The Benefits of Multi-Factor Authentication for Educational Facilities6 min read
The bipartisan School Safety Policy legislation provides funding for creating safe school environments, training, and the acquisition of equipment and technology that especially assists when violent threats exist. Other sources of funding or school grants have also been made available through the Departments of homeland security, education, and justice.
Through federal assistance, institutions can improve CCTV video with new-generation AI-powered cameras. State-of-the-art access control using biometrics or digital credentials paired with smart locks and connected directly to law enforcement and first responders are no longer out of reach for strained school budgets.
Schools use and store a great deal of sensitive information which requires security protection. These may include personal data, health information, school grades, and attendance logs. However, proper storage is not the only challenge. Access to sensitive information needs to be limited to only authorized users and unprotected access can create problems of trust and credibility as well as legal issues.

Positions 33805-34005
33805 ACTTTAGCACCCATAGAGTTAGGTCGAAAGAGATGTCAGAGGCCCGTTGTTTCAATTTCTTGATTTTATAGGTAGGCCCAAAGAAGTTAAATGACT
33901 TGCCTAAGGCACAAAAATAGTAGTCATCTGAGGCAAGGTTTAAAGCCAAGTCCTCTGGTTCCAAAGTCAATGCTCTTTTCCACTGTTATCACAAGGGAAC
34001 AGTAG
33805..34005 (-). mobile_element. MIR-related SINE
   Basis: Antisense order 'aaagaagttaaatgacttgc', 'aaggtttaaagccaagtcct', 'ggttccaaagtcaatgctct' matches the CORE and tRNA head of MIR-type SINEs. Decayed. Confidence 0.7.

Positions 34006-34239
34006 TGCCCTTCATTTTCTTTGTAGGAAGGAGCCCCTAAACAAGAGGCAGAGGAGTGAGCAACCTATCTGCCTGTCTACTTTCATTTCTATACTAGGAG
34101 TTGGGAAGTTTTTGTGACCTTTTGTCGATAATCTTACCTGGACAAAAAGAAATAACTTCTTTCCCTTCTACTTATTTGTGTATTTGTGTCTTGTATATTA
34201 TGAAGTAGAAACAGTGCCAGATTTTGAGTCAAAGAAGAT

Private and public schools, universities, colleges, and all types of educational institutions are increasingly the object of cyberattacks. These facilities store large amounts of high-quality data that when not properly secured can cause victims both financial loss and damage to reputations.
Multi-Factor authentication is one method for ensuring digital security and protecting the sensitive data of staff, and faculty. and students. With MFA, even if a bad actor obtains a user’s login credentials, they will be unable to successfully access sensitive data unless they also have other access authentication factors. A secondary MFA is commonly sent to a personal email address or directly to an authorized person’s smartphone or mobile device. App notifications are also an option.
The risks associated with not implementing MFA are many and varied, and they continue to increase as hackers grow better at attacking digital systems.
What Is MFA?
Multi-factor authentication is a system designed to control who accesses programs and information. It requires two or more different authentication methods to verify the identity of who is attempting to access to be able to log in. A key aspect is the addition of more authentication factors to improve security while still guaranteeing some convenience for users.